This is one of the best movies of the 1980s. It is a perfect blend of comedy, adventure and action.
I would have liked a commentary track with Danny Devito, Michael Douglas and Kathleen Turner.
Romancing the Stone tells the tale of Joan Wilder (Kathleen Turner), a romance novelist who must come to the aid of her sister who has been kidnapped in Colombia. In order to save her she must bring a treasure map that many people want to get their hands on. As she travels through the jungles, she meets up with Jack Colton (Michael Douglas) who embodies the macho, male characters that she fantasizes about in her novels. They band together to save her sister but it is never clear until the end whether Jack Colton is on her side or just along for the ride. Playing into all this is Ralph (Danny Devito) who is trying to control Joan behind the scenes. There are many hijinks, thrills, spills and laughs along the way as we are taken into a good old fashion jungle adventure.
There are eight of these in total and for the most part, aside from some minor audio drop outs, everything sounds really good. With titles like "Jack Colton" and "Alligator," I think that these scenes are mainly excess footage that was better served left on the cutting room floor. Clocking in at 106 minutes, the film itself has just the right tone and pace and these scenes don't really do much other than show us more things about the characters that are revealed later or simply unnecessary.
Rekindling the Romance
Micheal Douglas, Danny DeVito, Kathleen Turner and other creative types look back at the making of this movie. They all talk about the script and why it grabbed them for various reasons. It is a mix of present day footage and interviews shot when the film itself was in production. There's some interesting stuff here, especially when Danny DeVito talks about his role and Michael Douglas explains how director Robert Zemeckis got hired.
A Hidden Treasure: The Screenwriter Featurette
A bittersweet look back at Diane Thomas who wrote the screenplay when she was a waittress and was rewarded $250,000 for her troubles. She wasn't able to work on Jewel of the Nile because she was writing Always, but she did offer many notes on the script. Sadly, she was killed in a car accident while her Jack Coltonesque boyfriend was driving the Porsche Michael Douglas had bought her.
Actors Choose their Favorite Scenes
This is a lot of fun as we see Turner, DeVito and Douglas talk about their favorite scenes in this movie. One of them for DeVito was when he's being chased by a car and he's shooting at it while running away. For Turner, she loved the scene where she is recognized at the Hacienda by Juan (Alfonso Arau) for being a romance novelist, and for Douglas he loved the discourse between him and Turner after they are dumped over the waterfall.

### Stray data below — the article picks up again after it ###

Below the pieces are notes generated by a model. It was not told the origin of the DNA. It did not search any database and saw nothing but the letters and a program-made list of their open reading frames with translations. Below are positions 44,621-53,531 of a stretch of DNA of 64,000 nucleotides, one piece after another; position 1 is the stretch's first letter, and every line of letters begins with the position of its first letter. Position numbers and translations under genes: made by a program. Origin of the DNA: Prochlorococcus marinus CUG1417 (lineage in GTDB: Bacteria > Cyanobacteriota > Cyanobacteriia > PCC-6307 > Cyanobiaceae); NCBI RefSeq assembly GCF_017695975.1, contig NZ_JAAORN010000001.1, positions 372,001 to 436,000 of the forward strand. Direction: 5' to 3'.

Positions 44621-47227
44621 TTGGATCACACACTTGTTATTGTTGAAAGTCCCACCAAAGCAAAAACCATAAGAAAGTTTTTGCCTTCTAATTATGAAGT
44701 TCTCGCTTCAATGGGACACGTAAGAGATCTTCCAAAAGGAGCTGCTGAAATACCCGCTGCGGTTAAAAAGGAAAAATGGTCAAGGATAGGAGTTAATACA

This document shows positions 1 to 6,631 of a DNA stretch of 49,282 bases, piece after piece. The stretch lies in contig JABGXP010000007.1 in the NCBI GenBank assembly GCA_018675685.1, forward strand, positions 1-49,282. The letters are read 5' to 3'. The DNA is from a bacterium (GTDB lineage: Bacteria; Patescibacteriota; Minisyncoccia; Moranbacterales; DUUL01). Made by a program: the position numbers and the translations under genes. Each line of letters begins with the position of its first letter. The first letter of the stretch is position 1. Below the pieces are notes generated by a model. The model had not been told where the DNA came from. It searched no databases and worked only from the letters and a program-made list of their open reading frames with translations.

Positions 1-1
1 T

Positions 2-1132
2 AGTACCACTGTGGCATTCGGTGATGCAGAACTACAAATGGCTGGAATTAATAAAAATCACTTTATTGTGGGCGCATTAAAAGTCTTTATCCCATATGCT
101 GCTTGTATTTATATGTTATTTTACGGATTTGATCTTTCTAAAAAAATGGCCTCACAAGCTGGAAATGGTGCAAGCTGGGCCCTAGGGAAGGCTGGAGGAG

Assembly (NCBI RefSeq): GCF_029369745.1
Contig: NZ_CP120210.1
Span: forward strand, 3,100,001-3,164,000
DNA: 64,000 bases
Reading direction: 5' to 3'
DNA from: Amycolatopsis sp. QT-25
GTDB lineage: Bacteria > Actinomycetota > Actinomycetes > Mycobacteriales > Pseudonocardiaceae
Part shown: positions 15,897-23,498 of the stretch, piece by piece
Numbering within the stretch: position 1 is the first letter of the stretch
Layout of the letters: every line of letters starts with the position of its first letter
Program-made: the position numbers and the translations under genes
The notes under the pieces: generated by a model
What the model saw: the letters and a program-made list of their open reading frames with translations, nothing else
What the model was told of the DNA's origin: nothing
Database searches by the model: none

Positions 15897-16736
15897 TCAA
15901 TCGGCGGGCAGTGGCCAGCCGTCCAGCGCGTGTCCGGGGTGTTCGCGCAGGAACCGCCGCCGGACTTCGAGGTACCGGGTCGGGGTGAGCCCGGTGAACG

Michael Douglas Remembers
Since I am a huge Michael Douglas fan, I really enjoyed watching this. It looks at his career when he started work on The Streets of San Francisco, being Danny DeVito's roommate, becoming a producer and how he got his shot (and made the most of it) in movies. Mixed with older footage and people like Danny DeVito talking about him, I highly recommend this to Michael Douglas afficionados.
Widescreen - 2.35:1. Try as studios might, I haven't seen an action movie with this much humor and scope in a long while. While the colors of this movie are more muted than I remember them being, I think that has more to do with the type of stock used and the time period in which it was shot than anything else. The DVD transfer has done a very good job of preserving this film in all it's size and glory.
Dolby Digital. English and French Dolby Surround. Spanish Mono. Close Captioned. Subtitled in English and Spanish. This movie is a fantasy yet it is always grounded in some form of reality. While the audio isn't used in any way that I think people are going to see as groundbreaking, it does help to put this story across and I think if this movie was bumped up to HD-DVD or Blu-ray, it certainly could take people's systems for a spin.
The one sheet artwork from this movie's theatrical release is employed on this front cover. Utilizing a romance novel vibe, Michale Douglas and Kathleen Turner swing through the jungle on a vine. The back offers up a description of the film, a Special Features listing and technical specs. There are also some shots from the movie as well. They have even included a production booklet that looks at this film from it's inception, to it's creation and finally to it's release and beyond. Overall, solid packaging for a Special Edition.
When I first saw Romancing the Stone in 1984, I didn't get what all the hype was about. Quite frankly, I think that the movie was a tad over my head. Having watched the film over the years (and been able to appreciate Diane Thomas's humorous screenplay), I look at Romancing the Stone as one of the best action adventure films ever made. This movie isn't mindless popcorn entertainment but at the same time it's also a lot of fun. While it is filled with interesting characters that help move the story along, what really keeps everything together is the obvious chemistry between Kathleen Turner and Michael Douglas.
Presented in a Special Edition, Romancing the Stone finally gets it's just deserts on DVD.
Romancing the Stone was released March 30, 1984.